Age, Biography and Wiki

Gilbert Johnson (Hashmark) was born on 30 October, 1905 in Mount Hebron, Alabama, US. Discover Gilbert Johnson's Biography, Age, Height, Physical Stats, Dating/Affairs, Family and career updates. Learn How rich is He in this year and how He spends money? Also learn how He earned most of networth at the age of 67 years old?

Popular As Hashmark
Occupation N/A
Age 67 years old
Zodiac Sign Scorpio
Born 30 October 1905
Birthday 30 October
Birthplace Mount Hebron, Alabama, US
Date of death (1972-08-05)
Died Place N/A
Nationality Alabama

We recommend you to check the complete list of Famous People born on 30 October. He is a member of famous with the age 67 years old group.

Gilbert Johnson Height, Weight & Measurements

At 67 years old, Gilbert Johnson height not available right now. We will update Gilbert Johnson's Height, weight, Body Measurements, Eye Color, Hair Color, Shoe & Dress size soon as possible.

Physical Status
Height Not Available
Weight Not Available
Body Measurements Not Available
Eye Color Not Available
Hair Color Not Available

Dating & Relationship status

He is currently single. He is not dating anyone. We don't have much information about He's past relationship and any previous engaged. According to our Database, He has no children.

Parents Not Available
Wife Not Available
Sibling Not Available
Children Not Available

Gilbert Johnson Net Worth

His net worth has been growing significantly in 2022-2023. So, how much is Gilbert Johnson worth at the age of 67 years old? Gilbert Johnson’s income source is mostly from being a successful . He is from Alabama. We have estimated Gilbert Johnson's net worth , money, salary, income, and assets.

Net Worth in 2023 $1 Million - $5 Million
Salary in 2023 Under Review
Net Worth in 2022 Pending
Salary in 2022 Under Review
House Not Available
Cars Not Available
Source of Income

Gilbert Johnson Social Network




In 1943, Johnson was among the first black men to be trained as Marine drill instructors. In May 1943 at Montford Point, he replaced drill instructor First Sergeant Robert W. Colwell. As a member of the 52d Defense Battalion, on Guam in World War II, Johnson asked that black Marines be assigned to combat patrols, from which they had been exempt. Once approved, he personally led 25 combat patrols.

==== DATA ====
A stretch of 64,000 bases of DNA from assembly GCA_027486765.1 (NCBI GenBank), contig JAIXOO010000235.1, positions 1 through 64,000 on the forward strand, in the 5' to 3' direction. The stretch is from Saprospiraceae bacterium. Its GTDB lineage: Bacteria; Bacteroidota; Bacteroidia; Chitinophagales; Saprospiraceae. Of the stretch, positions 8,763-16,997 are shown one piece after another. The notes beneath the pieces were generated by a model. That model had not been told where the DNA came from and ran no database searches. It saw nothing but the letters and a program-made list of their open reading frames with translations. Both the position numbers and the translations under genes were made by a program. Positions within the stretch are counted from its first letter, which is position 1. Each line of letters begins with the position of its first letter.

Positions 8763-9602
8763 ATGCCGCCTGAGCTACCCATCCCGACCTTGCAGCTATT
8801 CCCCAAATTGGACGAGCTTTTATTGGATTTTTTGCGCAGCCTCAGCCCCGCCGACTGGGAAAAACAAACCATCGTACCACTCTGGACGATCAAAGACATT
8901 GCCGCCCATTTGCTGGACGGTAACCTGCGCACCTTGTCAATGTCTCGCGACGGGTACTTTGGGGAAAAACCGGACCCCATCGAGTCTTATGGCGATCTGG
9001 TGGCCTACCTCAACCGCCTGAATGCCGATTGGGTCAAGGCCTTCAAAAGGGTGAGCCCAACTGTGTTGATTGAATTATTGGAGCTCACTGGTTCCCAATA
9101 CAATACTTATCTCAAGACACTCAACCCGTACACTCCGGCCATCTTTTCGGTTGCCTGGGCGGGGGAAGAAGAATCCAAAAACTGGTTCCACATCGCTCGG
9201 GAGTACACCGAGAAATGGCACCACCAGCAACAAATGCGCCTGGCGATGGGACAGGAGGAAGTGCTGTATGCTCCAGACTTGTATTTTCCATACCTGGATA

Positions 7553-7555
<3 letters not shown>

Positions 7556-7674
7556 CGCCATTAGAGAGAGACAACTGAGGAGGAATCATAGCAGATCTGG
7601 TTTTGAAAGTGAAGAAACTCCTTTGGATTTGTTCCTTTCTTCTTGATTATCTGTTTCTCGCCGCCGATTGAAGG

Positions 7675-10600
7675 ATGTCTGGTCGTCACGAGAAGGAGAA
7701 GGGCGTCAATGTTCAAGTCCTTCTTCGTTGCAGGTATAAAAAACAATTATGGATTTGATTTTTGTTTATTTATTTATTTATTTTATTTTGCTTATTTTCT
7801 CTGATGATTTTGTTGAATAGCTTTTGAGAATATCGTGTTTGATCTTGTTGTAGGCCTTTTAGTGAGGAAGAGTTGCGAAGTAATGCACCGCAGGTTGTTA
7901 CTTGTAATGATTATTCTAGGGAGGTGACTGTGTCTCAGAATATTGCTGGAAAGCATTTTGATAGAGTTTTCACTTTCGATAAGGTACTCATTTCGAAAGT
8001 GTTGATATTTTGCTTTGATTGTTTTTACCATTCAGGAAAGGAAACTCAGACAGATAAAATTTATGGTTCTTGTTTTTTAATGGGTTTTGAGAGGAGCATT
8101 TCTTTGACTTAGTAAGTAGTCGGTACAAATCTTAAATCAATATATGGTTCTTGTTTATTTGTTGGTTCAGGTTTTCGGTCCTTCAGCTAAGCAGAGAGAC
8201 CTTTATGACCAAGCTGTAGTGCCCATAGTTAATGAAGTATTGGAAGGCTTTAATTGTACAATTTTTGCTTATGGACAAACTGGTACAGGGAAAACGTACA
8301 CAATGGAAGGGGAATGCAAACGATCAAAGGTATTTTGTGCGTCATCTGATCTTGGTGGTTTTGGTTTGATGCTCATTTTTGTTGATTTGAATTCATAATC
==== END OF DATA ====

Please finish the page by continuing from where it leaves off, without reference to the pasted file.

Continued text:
In 1941, President Franklin D. Roosevelt issued Executive Order 8802, requiring the Marine Corps to accept blacks and forbidding discrimination by military contractors. That year Johnson requested transfer from the U.S. Navy to the United States Marine Corps. Initially he and other African Americans served in segregated units. He went on to serve the last 17 years of his 32-year military career in the Marine Corps. He earned his nickname because during his initial Marine Corps training at Montford Point, he wore three service stripes (hashmarks) on the sleeve of his uniform, indicating his previous enlistments in the Army and Navy.


After four years of civilian life, he decided to join the U.S. Navy. In 1933, he enlisted in the Naval Reserve and was accepted into the Stewards Branch, the only job available to blacks at that time, where he served in the Navy for nearly 10 years. In May 1941, he entered the regular Navy. Johnson served aboard the USS Wyoming at the time of the bombing of Pearl Harbor.


Johnson enlisted in the 25th Infantry Regiment in 1923, serving two three-year tours. At the end of his enlistment in October 1929, Johnson was discharged as a corporal.


Sergeant Major Gilbert "Hashmark" Johnson (October 30, 1905 – August 5, 1972) was one of the first African Americans to enlist in the United States Marine Corps and one of the first African American drill instructors in the Marine Corps. Johnson was known as “Hashmark” because he had more service stripes than rank stripes. He retired in 1959 after 32 years of service in the U.S. armed forces, including 17 years as a Marine.

Gilbert Johnson was born on October 30, 1905, to a farming family in rural Mount Hebron, Alabama. He attended Stillman College in 1922, aspiring to become a minister, but he left college the following year to join the U.S. Army.